Sunday, January 15, 2012

Cobra women convincing winners




The Coker College Women's basketball campaign for the 2011/2012 season opened with great games but the Cobras coming up short by one, two of three points -- sometimes more because of fouls to get the ball back but they were close losses. Int he record book it does not matter if it is one point of lots of points. The team with the most points win. That was disheartening to the players, who were all working hard for the "dub" (I hope what means win.) Finally, the past two games the Cobra women have found the secret and they have been on top in convincing fashion in the two conference match ups. You can tell from their smiles, they like winning a lot more than not winning.
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Thursday, January 5, 2012

Today opens the Spring 2012 Semester

For Seniors, the opening of a new Spring semester means they are about 16 weeks from graduation. Jessica graduated a couple of years ago and is now in Grad School.

Lacrosse will face off for the first time at Coker College this spring as Coach Tony Smith enters Conference Carolinas play with the first Coker Lacrosse team.

...and there is a great deal going on at Coker in these early days of the semester.

The Classroom is where much of the action begins this morning. Dr. Lellis just arrived, he is teaching a video production class that starts at 8 a.m. I have just about 20 students in a Public Relations Writing Class that begins at 9:30 and I am looking forward to helping guide students in an area that I believe will provide them an opportunity to build a strong work-place skill. Dr. Glantz (Coach)starts a new class this afternoon called Argumentation and Debate. He is going to be coaching Coker's new debate team and will be using this class a core for that team. Okay, there are other disciplines on the Coker campus, but these are some of the Tuesday/Thursday offerings for Communication.

There is a lot more happening today as the home basketball conference games open at 5:30 with the Women and the Men will follow about 8 p.m. They are playing Barton today and both teams are planning to bounce back from close losses on Tuesday night at Mt. Olive.

As basketball continues, many of the Spring sports will be opening practice over the next couple of days. As a former lacrosse player, I am excited about Coker's first-ever lacrosse team. Coach Smith said the team will open official practice on Saturday at the Byerly Park fields in Hartsville. Coach Dave will have the baseball team on the diamond and Coach Baker said his golf teams (Men and Women) will be opening practice on Friday with some focus exercises. Saturday, the tennis coach is hosting a faculty-staff tennis event as he prepares his teams (Men and Women) for their spring seasons.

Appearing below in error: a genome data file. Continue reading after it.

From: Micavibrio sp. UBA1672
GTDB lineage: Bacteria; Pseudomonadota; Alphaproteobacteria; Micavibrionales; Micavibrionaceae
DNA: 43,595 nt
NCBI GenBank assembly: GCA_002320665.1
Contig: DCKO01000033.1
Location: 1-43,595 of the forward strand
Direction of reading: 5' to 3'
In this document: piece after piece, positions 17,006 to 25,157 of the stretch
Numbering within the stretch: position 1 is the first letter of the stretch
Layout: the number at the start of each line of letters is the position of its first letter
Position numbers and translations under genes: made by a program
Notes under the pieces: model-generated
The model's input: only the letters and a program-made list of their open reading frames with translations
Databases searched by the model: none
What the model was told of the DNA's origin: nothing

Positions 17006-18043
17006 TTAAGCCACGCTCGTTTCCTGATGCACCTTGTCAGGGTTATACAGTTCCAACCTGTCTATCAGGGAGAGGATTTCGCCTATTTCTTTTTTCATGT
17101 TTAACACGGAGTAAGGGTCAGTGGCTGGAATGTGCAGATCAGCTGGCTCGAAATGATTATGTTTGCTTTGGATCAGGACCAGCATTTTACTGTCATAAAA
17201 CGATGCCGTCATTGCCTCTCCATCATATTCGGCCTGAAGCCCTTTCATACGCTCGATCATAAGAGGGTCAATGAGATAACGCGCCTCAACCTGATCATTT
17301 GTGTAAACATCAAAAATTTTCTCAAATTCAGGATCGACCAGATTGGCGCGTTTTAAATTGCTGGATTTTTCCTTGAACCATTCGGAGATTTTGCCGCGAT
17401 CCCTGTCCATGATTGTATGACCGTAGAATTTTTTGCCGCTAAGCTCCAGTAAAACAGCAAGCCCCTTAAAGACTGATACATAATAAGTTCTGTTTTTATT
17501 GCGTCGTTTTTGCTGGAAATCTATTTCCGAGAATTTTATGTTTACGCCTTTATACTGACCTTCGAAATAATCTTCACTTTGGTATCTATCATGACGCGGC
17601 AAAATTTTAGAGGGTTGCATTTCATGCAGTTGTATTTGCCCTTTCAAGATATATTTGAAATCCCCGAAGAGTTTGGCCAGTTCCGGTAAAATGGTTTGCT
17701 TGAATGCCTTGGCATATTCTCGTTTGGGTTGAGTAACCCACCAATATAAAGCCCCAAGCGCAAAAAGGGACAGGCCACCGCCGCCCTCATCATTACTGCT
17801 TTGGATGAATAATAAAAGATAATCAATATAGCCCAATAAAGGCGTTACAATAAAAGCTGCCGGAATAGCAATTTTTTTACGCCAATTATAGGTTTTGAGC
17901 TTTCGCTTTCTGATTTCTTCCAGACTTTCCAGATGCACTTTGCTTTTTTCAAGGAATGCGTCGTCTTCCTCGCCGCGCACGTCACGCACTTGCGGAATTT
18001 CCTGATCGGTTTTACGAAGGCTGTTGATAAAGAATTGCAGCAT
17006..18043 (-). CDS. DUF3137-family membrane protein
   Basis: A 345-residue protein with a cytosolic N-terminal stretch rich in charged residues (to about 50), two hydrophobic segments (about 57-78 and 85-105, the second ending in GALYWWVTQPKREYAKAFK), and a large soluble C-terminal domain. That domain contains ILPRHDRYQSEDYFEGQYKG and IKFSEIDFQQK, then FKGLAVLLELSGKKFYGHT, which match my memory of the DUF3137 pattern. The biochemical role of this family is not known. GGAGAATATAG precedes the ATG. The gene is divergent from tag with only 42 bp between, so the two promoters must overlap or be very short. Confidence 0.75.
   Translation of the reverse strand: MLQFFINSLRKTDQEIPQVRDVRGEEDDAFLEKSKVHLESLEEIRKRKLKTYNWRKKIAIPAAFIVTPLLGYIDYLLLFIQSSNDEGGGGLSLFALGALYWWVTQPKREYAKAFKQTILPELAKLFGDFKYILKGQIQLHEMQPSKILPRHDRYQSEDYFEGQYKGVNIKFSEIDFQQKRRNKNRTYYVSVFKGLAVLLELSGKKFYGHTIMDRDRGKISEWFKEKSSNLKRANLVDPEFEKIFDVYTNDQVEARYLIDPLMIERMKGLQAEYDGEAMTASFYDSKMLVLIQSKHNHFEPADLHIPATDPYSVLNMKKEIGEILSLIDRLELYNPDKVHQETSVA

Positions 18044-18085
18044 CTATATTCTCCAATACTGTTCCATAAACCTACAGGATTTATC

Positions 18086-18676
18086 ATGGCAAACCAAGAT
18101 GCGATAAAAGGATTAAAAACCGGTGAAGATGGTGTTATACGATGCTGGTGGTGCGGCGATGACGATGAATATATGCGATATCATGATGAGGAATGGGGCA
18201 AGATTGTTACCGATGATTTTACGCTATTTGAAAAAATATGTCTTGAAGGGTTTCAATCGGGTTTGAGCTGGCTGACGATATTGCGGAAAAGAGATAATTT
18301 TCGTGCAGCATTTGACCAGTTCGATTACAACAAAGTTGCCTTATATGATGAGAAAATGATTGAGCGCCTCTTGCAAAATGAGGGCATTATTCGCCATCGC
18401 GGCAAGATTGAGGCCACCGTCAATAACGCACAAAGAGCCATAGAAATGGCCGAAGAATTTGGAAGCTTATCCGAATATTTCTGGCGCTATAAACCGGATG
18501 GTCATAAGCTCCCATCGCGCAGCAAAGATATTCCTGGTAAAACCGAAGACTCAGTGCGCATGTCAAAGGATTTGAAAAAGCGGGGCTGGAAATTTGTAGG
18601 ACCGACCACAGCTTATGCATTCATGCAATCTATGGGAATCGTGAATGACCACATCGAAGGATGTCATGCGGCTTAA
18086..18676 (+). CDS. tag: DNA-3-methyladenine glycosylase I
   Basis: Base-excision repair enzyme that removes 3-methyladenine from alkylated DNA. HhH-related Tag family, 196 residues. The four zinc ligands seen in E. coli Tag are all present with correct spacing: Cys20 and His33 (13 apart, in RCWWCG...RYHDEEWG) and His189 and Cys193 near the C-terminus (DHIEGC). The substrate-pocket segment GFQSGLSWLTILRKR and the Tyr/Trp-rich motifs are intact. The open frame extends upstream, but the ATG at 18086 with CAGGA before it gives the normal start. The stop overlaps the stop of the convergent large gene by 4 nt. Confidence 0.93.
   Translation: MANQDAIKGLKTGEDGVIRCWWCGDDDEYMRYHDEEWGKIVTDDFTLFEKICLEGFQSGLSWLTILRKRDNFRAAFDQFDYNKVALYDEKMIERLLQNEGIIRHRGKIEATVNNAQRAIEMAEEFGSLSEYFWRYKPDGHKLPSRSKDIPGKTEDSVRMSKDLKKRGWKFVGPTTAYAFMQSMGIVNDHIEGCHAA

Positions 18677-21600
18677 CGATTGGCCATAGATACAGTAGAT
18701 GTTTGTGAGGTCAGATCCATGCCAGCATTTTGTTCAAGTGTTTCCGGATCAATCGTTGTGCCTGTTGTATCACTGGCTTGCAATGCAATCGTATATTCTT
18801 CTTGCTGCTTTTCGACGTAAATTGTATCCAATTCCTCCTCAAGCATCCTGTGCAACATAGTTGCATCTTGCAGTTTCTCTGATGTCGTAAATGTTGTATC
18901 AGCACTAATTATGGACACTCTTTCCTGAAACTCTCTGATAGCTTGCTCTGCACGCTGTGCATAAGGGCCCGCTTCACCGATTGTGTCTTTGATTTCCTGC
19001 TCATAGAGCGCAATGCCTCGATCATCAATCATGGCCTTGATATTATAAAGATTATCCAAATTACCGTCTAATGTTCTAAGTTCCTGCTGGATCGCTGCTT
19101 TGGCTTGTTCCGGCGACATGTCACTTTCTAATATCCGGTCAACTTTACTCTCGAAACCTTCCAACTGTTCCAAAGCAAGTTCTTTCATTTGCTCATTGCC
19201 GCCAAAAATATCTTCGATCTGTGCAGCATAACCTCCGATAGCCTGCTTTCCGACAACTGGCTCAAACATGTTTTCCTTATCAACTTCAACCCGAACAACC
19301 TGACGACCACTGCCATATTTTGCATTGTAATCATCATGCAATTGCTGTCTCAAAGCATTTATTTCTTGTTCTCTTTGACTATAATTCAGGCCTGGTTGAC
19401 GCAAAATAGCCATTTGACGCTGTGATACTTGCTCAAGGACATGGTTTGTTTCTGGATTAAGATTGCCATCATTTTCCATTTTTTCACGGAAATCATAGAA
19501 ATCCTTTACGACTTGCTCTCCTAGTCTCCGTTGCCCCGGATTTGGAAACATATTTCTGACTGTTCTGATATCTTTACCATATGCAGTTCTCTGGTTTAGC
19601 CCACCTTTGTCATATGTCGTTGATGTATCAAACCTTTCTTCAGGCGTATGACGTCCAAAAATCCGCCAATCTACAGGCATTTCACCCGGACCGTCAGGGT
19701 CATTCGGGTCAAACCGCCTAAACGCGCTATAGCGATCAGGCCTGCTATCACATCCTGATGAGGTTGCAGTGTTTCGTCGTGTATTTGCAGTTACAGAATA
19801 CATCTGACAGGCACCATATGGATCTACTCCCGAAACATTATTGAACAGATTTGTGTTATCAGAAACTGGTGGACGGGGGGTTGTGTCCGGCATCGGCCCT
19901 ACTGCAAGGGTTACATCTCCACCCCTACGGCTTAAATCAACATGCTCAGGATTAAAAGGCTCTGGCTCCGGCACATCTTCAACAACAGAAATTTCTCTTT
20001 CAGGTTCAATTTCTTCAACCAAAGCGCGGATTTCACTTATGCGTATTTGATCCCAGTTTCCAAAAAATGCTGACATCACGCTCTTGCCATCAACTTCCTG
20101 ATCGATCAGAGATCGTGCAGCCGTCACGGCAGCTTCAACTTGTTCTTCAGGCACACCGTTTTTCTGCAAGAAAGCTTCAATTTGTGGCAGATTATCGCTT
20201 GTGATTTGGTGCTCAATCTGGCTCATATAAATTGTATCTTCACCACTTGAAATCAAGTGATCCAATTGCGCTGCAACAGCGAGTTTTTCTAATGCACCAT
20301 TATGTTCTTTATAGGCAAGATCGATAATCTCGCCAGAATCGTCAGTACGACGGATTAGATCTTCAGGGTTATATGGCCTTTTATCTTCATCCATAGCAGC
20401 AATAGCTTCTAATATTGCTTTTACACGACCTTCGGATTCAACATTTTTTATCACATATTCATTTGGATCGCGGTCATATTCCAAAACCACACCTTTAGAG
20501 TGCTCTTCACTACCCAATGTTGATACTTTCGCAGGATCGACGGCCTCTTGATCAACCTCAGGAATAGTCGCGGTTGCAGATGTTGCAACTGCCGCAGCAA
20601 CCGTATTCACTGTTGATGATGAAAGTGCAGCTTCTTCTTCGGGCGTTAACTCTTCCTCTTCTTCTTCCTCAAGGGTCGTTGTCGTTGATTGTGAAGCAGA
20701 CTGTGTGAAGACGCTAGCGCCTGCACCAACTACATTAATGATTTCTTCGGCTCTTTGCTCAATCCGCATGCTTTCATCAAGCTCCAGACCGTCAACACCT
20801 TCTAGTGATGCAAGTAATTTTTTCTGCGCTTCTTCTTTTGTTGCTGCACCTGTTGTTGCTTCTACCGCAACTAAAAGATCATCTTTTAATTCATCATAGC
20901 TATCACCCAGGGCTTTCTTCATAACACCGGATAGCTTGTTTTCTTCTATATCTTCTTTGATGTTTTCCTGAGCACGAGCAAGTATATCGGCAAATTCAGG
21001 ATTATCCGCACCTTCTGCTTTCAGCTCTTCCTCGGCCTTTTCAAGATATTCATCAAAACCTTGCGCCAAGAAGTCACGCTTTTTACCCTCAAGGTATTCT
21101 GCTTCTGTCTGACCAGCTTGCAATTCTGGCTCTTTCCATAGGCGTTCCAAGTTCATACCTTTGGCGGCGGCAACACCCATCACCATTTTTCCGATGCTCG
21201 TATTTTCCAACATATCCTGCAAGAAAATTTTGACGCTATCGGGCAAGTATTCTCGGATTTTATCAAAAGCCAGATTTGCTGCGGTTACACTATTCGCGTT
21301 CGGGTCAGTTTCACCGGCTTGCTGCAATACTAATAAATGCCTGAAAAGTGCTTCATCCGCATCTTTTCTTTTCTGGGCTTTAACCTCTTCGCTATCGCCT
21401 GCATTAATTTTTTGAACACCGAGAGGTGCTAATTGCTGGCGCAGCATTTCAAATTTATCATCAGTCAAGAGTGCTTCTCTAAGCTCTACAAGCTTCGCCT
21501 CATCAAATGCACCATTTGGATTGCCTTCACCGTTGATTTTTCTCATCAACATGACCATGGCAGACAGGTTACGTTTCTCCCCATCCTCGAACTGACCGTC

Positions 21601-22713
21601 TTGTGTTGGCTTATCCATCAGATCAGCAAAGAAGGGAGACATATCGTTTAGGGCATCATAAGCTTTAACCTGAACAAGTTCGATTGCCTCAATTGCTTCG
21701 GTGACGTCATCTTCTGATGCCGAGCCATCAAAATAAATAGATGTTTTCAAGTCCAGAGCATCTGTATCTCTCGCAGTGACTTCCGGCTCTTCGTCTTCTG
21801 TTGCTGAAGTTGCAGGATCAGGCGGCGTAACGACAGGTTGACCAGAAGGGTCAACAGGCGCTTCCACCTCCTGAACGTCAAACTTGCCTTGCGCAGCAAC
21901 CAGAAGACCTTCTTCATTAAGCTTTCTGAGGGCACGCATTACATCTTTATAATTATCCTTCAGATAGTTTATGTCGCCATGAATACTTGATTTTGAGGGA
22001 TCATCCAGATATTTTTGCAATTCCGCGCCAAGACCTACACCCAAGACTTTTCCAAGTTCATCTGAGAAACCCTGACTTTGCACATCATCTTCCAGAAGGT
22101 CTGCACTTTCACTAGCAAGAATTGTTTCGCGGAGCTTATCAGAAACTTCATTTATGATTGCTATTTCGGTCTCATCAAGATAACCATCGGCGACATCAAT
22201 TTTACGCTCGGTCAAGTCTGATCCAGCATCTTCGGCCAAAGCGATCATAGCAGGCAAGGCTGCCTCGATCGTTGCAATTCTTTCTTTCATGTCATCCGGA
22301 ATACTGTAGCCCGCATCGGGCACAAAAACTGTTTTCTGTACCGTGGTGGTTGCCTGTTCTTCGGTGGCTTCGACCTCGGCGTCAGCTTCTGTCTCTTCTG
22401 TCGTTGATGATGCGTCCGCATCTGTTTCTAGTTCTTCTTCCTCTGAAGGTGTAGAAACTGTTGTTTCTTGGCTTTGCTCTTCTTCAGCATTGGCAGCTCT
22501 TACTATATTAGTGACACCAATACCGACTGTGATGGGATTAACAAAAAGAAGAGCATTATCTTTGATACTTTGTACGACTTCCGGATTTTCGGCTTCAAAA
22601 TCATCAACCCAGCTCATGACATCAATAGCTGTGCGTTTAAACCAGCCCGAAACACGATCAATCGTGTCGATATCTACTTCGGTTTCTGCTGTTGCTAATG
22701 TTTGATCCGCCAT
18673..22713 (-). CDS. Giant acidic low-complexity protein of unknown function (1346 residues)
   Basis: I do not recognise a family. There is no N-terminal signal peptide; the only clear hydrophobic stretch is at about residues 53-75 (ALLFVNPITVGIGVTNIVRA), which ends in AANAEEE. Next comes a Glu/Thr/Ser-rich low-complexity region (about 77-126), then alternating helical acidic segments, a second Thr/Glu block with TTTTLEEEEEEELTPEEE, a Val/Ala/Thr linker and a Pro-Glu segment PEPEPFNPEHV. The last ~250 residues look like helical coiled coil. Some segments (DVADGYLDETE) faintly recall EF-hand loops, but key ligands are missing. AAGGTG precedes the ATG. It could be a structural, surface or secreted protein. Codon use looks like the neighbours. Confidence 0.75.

I have noticed posters advertising a comedian who will entertain and a couple of guys who are going to talk about dating strategies - so I think students are going to find some interesting things to keep them entertained. The entire Hartsville community is in for a Concert treat on Sunday afternoon as former Coker Music Professor Steve Carlson is on stage for a piano concert sponsored by the Hartsville/Coker College Concert Association.

And, not far from the campus this Saturday will be the downtown Marketplace in Hartsville and a lot of Hartsville merchants in their stores wanting to welcome Coker students back for the Spring 2012 semester.

Sunday, January 1, 2012

New Semester begins this week - Spring 2012

With some trepidation I am looking forward to this new semester at Coker College. Overall we have a great selection of classes for the Communication majors and minors and I have a personally rich schedule. This semester I have one public speaking class, a public relations writing class, a persuasion class and a marketing communication class. The trepidation is that the last three are especially time intensive for both the students and instructor and all three have changed significantly since my last time teaching them - about two years ago.

Communication has been changing more than just about any facet of human existence over the past few years and keeping up with these changes is challenge for the classroom. You are right, some basic principles never change and we will get to them. The problem is channels, delivery, audience, audience segmentation methods, results, time frames are radically changed from just two years ago. Persuasion is where I might get the biggest argument from others who say how could that change. We are still using principles brought to us so clearly by Aristotle. I am with you on that. Now, two years ago would most of us have thought that channels of communication would have changed so much that an "Arab Spring" would not only be feasible; it would have happened? This is another example of the cliched or proverbial "double-edged sword." The reason I love teaching in the communication field so much is the dynamism of the subject area. The reason it seems such a challenge is the dynamism of the field.

Looking forward to seeing what this next 16 weeks have to offer.